Parisian Living

To Lockdown in Paris or Not?

by Lily Heise

In the midst of another lockdown (albeit less strict than at the start of the pandemic), one adopted Parisian shares some insight as to why she chose to stay in the City of Light while many fled to the countryside for more air, space and freedom. Let us know what you prefer in the comments below. City or country – to lockdown in Paris or not? Stay safe everyone – Erica

A Parisian skyline. There are several Parisian rooftops visible as well as the Eiffel Tower. The sky is gray as well as the buildings and rooftops.
Top: deareverest / Above: Leo Leblanc

Back in March when the first lockdown was announced, people fled the city in droves. They simply weren’t going to be stuck in their apartments, cramped or not. I’d just returned from my annual winter trip. I was thrilled to be back in Paris. It was great to catch up with my friends, to try to make grumpy waiters smile in cafés… Plus, the level of litter and doggy do-do on the streets was nothing compared to India, where I’d just returned from. Then on March 17, everything changed.

Left: a view of the Sacre Coeur in Paris through surrounding trees. There are trees' leaves surrounding the frame of the picture. The leaves to the left are red and orange and the leaves to the right are yellow and green. Left: a street in Montmartre in Paris. In the center of the photo, a man is painting on an easel on the sidewalk. There are trees' leaves framing the photo on top, and there are fallen leaves on the ground surrounding the man.
deareverest

No cafés, no friends—even less litter since people were stuck at home. Well, the dog droppings were still there since walking one’s dog was allowed, and the Parisians who stayed seemed to be among those who don’t clean up after their dogs.

The first two-month lockdown was long. Very long. How I craved to be on a farm in Normandy or seaside home in Brittany. Over virtual apéros with friends, we pledged that if another lockdown was in the cards, we’d band together and rent a place in the countryside. Outdoor space…the dream! The one thing my small Montmartre apartment had going for it was that there were many stunning viewpoints of the city within the permitted one-kilometer radius.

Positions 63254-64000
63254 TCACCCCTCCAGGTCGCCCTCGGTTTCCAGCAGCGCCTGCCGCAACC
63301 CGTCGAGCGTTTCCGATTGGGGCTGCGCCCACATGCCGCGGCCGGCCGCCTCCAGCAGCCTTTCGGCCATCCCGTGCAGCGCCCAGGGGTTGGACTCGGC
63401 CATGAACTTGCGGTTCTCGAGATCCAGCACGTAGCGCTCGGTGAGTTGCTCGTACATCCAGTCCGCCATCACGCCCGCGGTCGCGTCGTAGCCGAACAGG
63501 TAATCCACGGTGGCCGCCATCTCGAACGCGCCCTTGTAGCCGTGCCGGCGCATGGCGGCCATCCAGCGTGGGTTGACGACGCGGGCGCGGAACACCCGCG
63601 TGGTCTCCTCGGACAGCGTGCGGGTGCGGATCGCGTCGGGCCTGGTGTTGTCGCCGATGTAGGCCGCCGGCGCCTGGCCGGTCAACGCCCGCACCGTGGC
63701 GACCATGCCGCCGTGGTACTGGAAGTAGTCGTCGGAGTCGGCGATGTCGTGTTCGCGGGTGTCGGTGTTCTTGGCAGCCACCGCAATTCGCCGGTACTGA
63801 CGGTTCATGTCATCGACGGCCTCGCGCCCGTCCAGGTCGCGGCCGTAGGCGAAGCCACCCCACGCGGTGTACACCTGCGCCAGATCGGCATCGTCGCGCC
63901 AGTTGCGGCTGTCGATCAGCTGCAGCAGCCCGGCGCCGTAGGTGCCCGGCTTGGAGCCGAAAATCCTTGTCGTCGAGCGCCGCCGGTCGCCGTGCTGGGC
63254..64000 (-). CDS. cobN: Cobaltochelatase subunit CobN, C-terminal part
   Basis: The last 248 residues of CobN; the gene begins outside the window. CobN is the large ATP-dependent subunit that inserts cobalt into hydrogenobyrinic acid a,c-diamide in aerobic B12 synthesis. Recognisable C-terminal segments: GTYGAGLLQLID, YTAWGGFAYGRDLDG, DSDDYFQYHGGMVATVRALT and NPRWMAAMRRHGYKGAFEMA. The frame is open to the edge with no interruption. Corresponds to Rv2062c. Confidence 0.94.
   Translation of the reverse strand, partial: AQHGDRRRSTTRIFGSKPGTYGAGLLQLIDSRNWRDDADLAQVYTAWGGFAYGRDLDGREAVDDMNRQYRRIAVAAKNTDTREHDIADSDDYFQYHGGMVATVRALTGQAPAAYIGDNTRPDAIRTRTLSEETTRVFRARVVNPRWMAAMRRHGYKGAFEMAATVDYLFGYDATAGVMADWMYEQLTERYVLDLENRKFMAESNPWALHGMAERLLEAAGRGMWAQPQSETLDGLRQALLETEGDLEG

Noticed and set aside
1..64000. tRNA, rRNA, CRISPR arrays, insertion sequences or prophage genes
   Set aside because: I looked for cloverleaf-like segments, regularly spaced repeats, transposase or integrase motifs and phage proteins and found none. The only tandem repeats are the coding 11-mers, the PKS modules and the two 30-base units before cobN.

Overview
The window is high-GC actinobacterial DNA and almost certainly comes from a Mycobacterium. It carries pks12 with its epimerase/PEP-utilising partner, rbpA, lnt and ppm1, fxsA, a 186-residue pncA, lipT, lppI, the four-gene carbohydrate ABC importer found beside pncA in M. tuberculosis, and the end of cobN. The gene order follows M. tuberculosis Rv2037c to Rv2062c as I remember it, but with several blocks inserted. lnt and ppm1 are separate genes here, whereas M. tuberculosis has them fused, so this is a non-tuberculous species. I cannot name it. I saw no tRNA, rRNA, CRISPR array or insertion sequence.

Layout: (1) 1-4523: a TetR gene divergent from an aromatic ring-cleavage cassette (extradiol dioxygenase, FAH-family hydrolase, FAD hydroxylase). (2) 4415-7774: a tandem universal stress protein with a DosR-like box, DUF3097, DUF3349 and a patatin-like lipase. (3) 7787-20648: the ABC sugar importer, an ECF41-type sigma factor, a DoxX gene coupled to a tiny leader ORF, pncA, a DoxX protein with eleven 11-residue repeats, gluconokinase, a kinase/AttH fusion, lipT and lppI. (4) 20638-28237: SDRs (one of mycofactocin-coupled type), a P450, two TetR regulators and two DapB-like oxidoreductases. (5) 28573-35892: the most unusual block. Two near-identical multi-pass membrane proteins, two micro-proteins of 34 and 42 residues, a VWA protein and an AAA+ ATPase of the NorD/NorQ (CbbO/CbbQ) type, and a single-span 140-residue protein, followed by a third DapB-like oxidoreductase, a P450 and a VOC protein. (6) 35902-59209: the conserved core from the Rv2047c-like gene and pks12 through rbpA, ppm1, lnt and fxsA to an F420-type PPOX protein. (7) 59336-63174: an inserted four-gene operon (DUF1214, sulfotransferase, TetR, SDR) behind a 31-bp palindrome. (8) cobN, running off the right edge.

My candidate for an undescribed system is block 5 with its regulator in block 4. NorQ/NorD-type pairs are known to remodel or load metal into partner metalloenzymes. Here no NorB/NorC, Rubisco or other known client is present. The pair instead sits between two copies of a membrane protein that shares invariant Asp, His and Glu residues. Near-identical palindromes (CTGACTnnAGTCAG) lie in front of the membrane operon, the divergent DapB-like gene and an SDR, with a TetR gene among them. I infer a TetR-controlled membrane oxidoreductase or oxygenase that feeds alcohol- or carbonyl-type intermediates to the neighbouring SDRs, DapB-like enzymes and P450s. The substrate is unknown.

Left: a Parisian street in Montmartre. The restaurant Le Consulat is the focal point of the photo. It is a white building with the words "Le Consulat" written in red. There is a green and red awning on the front and there are tables and chairs stacked. The street is empty. Right: someone holding a glass of champagne in front of the Paris skyline. The Sacre Coeur is visible in the distance as well as several rooftops.
epipha_ny / jetaimemeneither

Fast forward to October. Increasing cases of Covid-19 forced a curfew to be put in place in Paris, although we were still allowed to move around freely and restaurants were still open. Early apéros with friends were becoming the new norm. However, as the weeks went on and the numbers kept rising, even though no one wanted to admit it, we all knew that we were heading for another lockdown. What had happened to those lofty plans to escape to the countryside? I was so swamped with finishing my new book that I had no time to think about fleeing. It seemed too late to flee, or was it?